“Your birth altered my whole posture on this planet … because of you, I couldn’t die and couldn’t monster myself, either. So you were the agent of my rescue – not a job for somebody barely three feet tall.” –– Mary Karr writing about her son in Lit: A Memoir
Last week my son turned 13 and we gave him a smart phone. We gave it to him as a birthday present, but in reality a smart phone is not a gift. It is an act of submission to our 21st century world of constant contact, instantaneous information and, of course, Amazon and PornHub. It is a recognition of – and ticket to – the world we live in.
I did not want to give my boy this world. I wanted to give him some other world, a world where it is easier to be good and kind. A world where we don’t require constant contact; where our current information is relevant for more than 24 hours; where we don’t need all the stuff on Amazon and where sites like PornHub don’t even exist.
But I am committed to living in reality. I know that I cannot shield my teenage children from the world, but instead am responsible for showing them how to live in it wisely. Mary Karr’s sentiment is also my own: my boys have been the agent of my rescue and in return, I am theirs.
To become a better mother, to become the mother that my children need, I stopped drinking. But sobriety was just the beginning of the changes I had to make. We are walking this world together and what we do matters to one another. This means I no longer numb myself, but instead make myself available to my family. It also means I no longer pretend that my needs are secondary to theirs.
The ultimate act of self-care is asking for help
The world we live in tells us we should never, ever ask for help. That we should keep our struggles hidden from view. That we should not trust other women to gently witness our messy needs. The world tells us that self-care looks like the occasional girls’ nights out; a bubble bath; a new pair of shoes. The world tells us that it’s not very motherly to make our lives about ourselves.
To stay in my recovery, and to stay available for my family, I am increasingly learning that I cannot listen to this world. I am breaking its rules, one by one. It began with asking for help, which is the hardest rule to break. What I know now is that asking for help is not an act of weakness and selfishness; instead it is the ultimate act of selflessness and self-care. It is only by recognizing our own needs that we can truly see the needs of others.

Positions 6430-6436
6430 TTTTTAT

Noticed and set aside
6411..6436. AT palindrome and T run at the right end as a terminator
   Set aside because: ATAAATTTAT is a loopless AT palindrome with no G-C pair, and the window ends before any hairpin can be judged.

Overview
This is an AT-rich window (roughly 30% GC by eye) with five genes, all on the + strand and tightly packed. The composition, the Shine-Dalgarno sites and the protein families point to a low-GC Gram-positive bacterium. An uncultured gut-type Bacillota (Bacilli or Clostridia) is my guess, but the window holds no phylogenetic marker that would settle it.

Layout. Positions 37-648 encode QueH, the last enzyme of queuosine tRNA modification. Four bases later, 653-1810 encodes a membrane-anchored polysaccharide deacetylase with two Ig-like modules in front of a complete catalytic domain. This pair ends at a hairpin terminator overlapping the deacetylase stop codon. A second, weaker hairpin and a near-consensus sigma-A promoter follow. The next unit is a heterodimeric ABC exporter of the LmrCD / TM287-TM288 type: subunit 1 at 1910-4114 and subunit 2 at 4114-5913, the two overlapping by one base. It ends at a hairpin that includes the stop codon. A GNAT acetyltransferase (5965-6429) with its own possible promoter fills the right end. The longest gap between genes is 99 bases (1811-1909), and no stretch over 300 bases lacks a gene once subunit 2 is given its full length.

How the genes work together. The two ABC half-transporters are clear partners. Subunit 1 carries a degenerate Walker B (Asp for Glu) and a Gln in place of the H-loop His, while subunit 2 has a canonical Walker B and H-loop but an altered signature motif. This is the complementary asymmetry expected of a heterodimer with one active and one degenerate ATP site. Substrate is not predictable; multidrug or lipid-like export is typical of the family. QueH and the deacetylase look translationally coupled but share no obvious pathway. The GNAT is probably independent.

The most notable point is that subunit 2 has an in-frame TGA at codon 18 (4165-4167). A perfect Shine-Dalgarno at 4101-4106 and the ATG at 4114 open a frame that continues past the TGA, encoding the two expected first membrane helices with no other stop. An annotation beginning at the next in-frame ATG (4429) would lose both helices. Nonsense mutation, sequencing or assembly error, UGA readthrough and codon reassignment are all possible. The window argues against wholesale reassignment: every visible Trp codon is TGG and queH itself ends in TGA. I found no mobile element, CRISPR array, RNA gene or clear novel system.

What self-care looks like
Today, the most important element of my self-care program includes making time to be alone – both here at home and trips away. It also excludes small talk (always a bit of a struggle for me) and most items on our family’s calendar. Not all of these changes have been greeted warmly by important people in my life.
My husband has questioned our empty calendar. My friend Emily calls my solo journeys “indulgent.” My friend Sondra can’t even speak the words “self-care,” but instead physically recoils from the very idea of it. At times, their reactions have made me pause and reconsider my actions. Am I being indulgent? Are these changes repugnant? I think not.
At the beginning of this process of recovery, my husband and friends gently questioned my desire to stop drinking. So of course they are also questioning the changes that follow. They love me, but they do not know what I need. Only I know that. I may not always require such an introverted self-care structure, but it is required right now. I am providing it to myself, just as I would provide it for my children.
By trusting and valuing myself, I am creating the world I want to give my sons – a world where it is easier for all of us to be good and kind. When I gave my son a smart phone, when I gave him the world to keep in his pocket, I did it with my eyes and heart wide open. He entered into his teenage years with a mother who may occasionally be out of town or out of the house, but who is always engaged, always available. I am showing him how to be the agent of his own rescue – and perhaps even how not to need rescuing at all. And that is a birthday gift worthy of us both.
Erin W. is the managing editor and lead writer for the She Recovers blog. She lives in Virginia where she has been working on and blogging about recovery since 2013. After years of trying to do recovery alone, she discovered the beauty of connection and friendship through She Recovers in 2017.
I love this article so much! You touched me in so many of the places that there were question makers where words should be. I really resonate with making changes for our kids, and mine have no qualms about telling me. I love this, and being sober, and finding time to be alone, and your bravery to,share .
This article has touched me deeply. It perfectly captures my current point in time, the place I’m at in my own recovery. I quit drinking in December after decades of trying to “control” my dysfunctional relationship with alcohol. I have 15 year old twins and the Mary Karr quote so perfect captures the feelings I have about my two most precious gifts– my children. But I am learning (finally) that to be the best mom I can be does NOT mean being perfectly strong all the time, or pushing aside my own needs to meet theirs. I am carving out space for myself, finally listening to the wise, weathered voice inside and valuing my own needs. It is not indulgent nor selfish. Instead, if we want to be our best selves and have the energy and patience to nurture others, we must first fill our own selves up. I had a slip recently and I did something I NEVER would have done before, I reached out and asked for help. This felt counter-intuitive for me, and I imagine it does for many people, especially women and mothers. But once I did, a whole wonderful world opened up. If you are reading this and struggling, listen to your wise inner voice. Ask for help… that’s when the magic happens!